When Toxic Masculinity Meets Harry's Razor

By R. Emmett Tyrrell

January 24, 2019 5 min read

WASHINGTON — Do you remember when rock 'n' roll took its turn for the worse? It was sometime in the 1960s when Bob Dylan and those in his thrall began singing songs about politics. Next came songs about our health. Soon it was songs about politics, our health and Eastern mysticism. By the time the rock 'n' rollers had moved on to vegetarianism and global warming, I had given up on rock 'n' roll, and the rock 'n' rollers were — let me add — expiring from ghastly diseases and drug overdoses and, I am sure, suicide. They all made life sound so unbearable that suicide — for them — made perfect sense. Why did not one of these pontificators sing the praises of suicide just before conking out? Maybe a few did. I had lost interest.

Now that the rock 'n' rollers have, for the most part, been replaced by talk radio, there is a new species of pontificator on the scene, the goody-two shoes of the giant corporation. Even as they produce questionable products, they are lecturing us against pollution, contributions to global warming, carbonated beverages, etc., etc., ad nauseam. The latest giant corporation to produce its unctuous blah on how to be saintly is Gillette, owned by an even larger corporation, Procter & Gamble. Gillette is lecturing its customers on something called "toxic masculinity," and it is bringing in the quacks at the American Psychological Association for their professional opinion.

The quacks say that "traditional masculinity" — read toxic masculinity — contains pathologies such as "stoicism, competitiveness, dominance and aggression." They believe these things are "harmful" to their patients, but you should take their drivel with a grain of salt. It is apparent that they afflict their patients, mainly young boys, with nothing but their own tyrannical dominance and aggression. Now the authoritarians at Gillette are treating their customers with the same mixture of dominance and aggression. They are running a series of ads that accuse them of toxic masculinity for being stoic and competitive, and suffering from dominance and aggression.

Well, of course they do, you simpletons. It is a matter of their biology. The male of the species is endowed from birth with testosterone, and the female is endowed with estrogen. Both are part of what makes them male and female. Society impinges on males when they get too dominant and aggressive. It does the same for females when they become too sensitive. Down through the ages, we have had things that render us civilized without the intervention of the American Psychological Association and Gillette. They are called families, manners, the rule of law — all the civilizing forces in Western society.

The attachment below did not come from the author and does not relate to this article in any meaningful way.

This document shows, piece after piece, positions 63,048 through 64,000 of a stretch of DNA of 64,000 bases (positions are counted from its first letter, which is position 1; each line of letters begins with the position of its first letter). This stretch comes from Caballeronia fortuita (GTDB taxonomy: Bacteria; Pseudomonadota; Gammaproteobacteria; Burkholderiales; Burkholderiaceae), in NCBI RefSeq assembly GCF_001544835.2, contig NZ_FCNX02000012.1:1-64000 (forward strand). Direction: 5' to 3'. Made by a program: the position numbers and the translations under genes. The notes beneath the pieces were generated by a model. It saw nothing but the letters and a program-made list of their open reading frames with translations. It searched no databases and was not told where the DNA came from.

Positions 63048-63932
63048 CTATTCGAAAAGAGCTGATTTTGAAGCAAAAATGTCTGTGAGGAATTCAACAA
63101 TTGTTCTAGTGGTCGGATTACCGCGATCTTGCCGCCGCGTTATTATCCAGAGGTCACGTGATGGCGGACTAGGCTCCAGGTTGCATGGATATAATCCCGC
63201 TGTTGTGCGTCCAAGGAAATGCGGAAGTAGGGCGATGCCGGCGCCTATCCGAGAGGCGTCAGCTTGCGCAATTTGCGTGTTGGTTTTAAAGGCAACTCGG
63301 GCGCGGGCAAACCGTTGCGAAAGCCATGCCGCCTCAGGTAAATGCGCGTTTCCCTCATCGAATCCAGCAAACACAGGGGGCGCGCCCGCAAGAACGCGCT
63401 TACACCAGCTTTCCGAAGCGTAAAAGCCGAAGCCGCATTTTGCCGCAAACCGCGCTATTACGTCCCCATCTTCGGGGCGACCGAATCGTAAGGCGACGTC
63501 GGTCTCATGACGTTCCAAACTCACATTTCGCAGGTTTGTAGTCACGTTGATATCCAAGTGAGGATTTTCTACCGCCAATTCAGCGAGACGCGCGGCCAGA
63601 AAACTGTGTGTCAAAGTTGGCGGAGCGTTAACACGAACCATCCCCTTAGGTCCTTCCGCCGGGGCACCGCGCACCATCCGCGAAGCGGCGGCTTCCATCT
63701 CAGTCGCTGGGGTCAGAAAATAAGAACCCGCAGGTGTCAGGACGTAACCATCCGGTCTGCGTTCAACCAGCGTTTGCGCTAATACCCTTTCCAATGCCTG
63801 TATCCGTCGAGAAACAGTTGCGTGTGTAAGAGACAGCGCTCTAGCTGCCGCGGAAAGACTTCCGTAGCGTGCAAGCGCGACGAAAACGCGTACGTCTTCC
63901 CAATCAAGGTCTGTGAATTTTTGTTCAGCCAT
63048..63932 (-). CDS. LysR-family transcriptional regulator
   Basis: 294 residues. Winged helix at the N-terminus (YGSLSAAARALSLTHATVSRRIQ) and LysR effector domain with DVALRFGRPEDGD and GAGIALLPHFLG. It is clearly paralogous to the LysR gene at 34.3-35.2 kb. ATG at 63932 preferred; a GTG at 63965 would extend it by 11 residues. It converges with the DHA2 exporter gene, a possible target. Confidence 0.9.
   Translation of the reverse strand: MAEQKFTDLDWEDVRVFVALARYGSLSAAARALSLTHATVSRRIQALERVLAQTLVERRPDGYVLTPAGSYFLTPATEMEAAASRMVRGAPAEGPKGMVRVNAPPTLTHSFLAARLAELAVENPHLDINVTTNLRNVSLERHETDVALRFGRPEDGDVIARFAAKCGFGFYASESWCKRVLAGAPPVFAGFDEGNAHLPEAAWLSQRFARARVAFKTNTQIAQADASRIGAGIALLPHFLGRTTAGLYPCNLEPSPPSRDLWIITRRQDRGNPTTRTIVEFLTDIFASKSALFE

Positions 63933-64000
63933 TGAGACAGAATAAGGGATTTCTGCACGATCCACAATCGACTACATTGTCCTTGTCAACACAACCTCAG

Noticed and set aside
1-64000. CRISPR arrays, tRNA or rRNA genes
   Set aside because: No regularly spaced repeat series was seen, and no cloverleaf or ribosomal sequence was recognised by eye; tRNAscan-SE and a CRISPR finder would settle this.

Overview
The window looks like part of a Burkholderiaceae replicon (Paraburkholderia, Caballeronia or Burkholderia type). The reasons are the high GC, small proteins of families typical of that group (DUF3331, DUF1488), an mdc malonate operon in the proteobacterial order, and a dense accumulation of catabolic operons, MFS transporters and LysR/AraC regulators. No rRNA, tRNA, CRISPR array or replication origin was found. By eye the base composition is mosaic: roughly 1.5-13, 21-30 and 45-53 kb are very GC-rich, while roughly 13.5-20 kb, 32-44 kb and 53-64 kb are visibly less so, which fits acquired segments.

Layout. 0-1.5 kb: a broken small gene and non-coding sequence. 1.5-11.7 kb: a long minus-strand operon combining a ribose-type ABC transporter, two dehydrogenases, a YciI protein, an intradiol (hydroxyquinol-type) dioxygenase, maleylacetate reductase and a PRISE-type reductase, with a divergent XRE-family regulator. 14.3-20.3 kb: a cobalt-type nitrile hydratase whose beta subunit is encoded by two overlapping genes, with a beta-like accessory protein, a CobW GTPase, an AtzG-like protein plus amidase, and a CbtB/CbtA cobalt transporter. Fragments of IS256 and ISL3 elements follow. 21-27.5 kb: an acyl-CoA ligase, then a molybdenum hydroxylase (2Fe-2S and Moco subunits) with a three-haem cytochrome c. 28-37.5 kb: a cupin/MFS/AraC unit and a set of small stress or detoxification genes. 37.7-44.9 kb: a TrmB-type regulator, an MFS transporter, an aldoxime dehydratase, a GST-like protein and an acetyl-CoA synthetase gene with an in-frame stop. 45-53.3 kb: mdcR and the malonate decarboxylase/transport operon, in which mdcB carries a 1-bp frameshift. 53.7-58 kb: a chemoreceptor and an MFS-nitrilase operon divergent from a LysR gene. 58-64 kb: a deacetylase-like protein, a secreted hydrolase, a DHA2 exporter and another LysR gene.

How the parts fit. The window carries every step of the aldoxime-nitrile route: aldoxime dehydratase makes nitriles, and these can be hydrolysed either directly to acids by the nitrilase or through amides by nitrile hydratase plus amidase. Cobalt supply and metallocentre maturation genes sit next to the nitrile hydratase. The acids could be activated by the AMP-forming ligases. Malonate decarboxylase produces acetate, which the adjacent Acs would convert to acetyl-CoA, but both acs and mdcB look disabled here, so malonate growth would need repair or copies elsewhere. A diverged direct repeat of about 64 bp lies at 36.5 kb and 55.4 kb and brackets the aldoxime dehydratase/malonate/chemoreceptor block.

All these hysterical warnings about "stoicism, competitiveness, dominance and aggression" put me in mind of the 1962 National Outdoor Swimming Championships. My team, the Indianapolis Athletic Club (which was the summer refuge of the Indiana University swim team), won the vast majority of events. That year, we probably could have beaten every Olympic team on the planet. We certainly beat the Olympic teams who were there. Every IAC swimmer accepted his gold medal quietly, and when asked by Jim McKay of ABC's Wide World of Sports, "To what do you attribute your victory?" each answered tersely, "Superior coaching." Then my teammates vamoosed. Frankly, we had a lot of laughs with that line, and McKay was left at the poolside fuming. I think it is time for young men to return to some form of stoicism and leave the commentators fuming.

As for how to deal with Gillette, I say let us avail ourselves to the freedom of the free market. I have ordered a razor from Harry's razors on the internet. Harry's is less expensive than the next closest supplier, which I assume is that giant corporation, Gillette. Harry's supplies consumers with shaving gel, aftershave and almost anything a man would desire, including two kinds of razors, the Winston and the Harry. I assume the Harry is for our Harry, former President Harry Truman, and the Winston is named after another stalwart defender of the free society — you know who. Possibly, the Winston comes with a bottle of champagne.

Now I can enjoy a shave without fear of a hectoring nanny supplied me by the giant corporation. And, if I am lucky, I will enjoy a champagne before breakfast.

R. Emmett Tyrrell Jr. is founder and editor in chief of The American Spectator. He is a senior fellow at the London Center for Policy Research and the author, most recently, of "The Death of Liberalism," published by Thomas Nelson, Inc. To find out more about R. Emmett Tyrrell Jr. and read features by other Creators Syndicate writers and cartoonists, visit the Creators Syndicate webpage at www.creators.com.

Photo credit: at Pixabay

Like it? Share it!

  • 0

R. Emmett Tyrrell Jr.
About R. Emmett Tyrrell
Read More | RSS | Subscribe

YOU MAY ALSO LIKE...